Product reviews, deals and the latest tech news

Dark sky visibility of a bright green comet passing Earth has increased recently

Comet C/2022 E3 (ZTF) is putting on a spectacular display as it speeds through the inner solar system, and now is the time to start searching for it.

This stunning object was seen in March by the Zwicky Transient Facility (ZTF) in Southern California. Up until its closest approach by the sun on January12, it was rushing toward the sun. After that, it began its lengthy trek back to the Oort Cloud at the solar system’s outskirts.

Joe Rao of and the Hayden Planetarium in New York said it won’t be back for another 50,000 years. The months of January and February, when it seems to be at its brightest, are thus ideal for a visit.

From what I’ve read, the comet is already visible to the naked eye in places with little or no light pollution.

The latest reported observed magnitude for Comet C/2022 E3 (ZTF) is 5.9. Naked eye visibility from a dark site.

— David Blanchflower BSc (@DavidBflower) January 20, 2023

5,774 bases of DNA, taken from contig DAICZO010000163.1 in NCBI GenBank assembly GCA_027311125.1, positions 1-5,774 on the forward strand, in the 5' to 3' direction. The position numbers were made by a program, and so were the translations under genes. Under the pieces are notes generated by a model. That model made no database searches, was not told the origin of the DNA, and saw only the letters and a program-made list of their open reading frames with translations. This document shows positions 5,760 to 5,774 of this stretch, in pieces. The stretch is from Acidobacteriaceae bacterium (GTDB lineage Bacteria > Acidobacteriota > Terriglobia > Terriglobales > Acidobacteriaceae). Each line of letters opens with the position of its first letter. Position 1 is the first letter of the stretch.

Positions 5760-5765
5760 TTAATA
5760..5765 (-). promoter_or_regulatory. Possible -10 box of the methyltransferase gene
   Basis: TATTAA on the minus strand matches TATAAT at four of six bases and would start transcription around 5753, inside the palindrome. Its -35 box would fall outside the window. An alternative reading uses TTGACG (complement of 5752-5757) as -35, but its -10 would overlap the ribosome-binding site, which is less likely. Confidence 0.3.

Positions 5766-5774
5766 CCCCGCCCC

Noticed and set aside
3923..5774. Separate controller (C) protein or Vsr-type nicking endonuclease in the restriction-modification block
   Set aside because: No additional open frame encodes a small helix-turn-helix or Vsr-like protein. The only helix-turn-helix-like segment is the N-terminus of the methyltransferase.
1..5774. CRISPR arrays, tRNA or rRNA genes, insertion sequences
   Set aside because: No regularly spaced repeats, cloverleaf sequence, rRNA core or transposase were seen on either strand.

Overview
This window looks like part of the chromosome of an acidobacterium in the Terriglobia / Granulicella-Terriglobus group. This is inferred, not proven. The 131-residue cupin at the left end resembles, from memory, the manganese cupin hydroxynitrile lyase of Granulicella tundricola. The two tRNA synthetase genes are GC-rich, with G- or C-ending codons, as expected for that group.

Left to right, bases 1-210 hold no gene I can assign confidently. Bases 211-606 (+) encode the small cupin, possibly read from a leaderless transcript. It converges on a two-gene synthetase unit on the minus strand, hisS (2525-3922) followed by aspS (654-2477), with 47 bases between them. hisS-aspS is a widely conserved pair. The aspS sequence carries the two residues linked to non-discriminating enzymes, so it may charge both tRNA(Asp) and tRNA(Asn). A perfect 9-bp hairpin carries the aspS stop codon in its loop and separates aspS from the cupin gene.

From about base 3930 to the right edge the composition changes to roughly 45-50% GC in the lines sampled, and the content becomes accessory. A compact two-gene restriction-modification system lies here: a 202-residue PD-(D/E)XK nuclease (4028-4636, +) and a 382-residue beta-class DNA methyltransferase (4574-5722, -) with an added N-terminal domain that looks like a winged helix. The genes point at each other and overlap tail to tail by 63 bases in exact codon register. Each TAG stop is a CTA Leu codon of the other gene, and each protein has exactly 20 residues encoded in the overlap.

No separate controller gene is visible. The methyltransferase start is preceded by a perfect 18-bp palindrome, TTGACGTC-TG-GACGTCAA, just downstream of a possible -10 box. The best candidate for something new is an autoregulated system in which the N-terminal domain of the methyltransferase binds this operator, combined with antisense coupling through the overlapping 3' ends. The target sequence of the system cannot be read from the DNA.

On February 1st, when the comet will be at its closest to Earth, it may become a magnitude five object, brilliant enough to be seen with the naked eye (though binoculars and dark skies will assist).

Attached is a composition of the evolution of comet C/2022 E3.
I have labeled the days, distance from the Sun and distance from Earth. Courtesy Didac Mesa Romeu.

— Con Stoitsis (@vivstoitsis) January 5, 2023

Comets are notoriously erratic, changing brightness, fading out, or disintegrating with little to no notice. The coma, or tail, of Comet ZTF has been seen to seemingly split in two, a phenomenon astronomers refer to as a “disconnection event.”

It has also been seen with a “anti-tail,” an optical illusion that gives the comet the appearance of having tails on opposite sides of its nucleus.

Up until February 1st, the comet should continue to (hopefully) brighten, making it easier to observe with binoculars or a backyard telescope. The best method to find it is via a smartphone app like Stellarium or a website like In The Sky.

Send them to me on Twitter at @EricCMack if you take any particularly memorable pictures.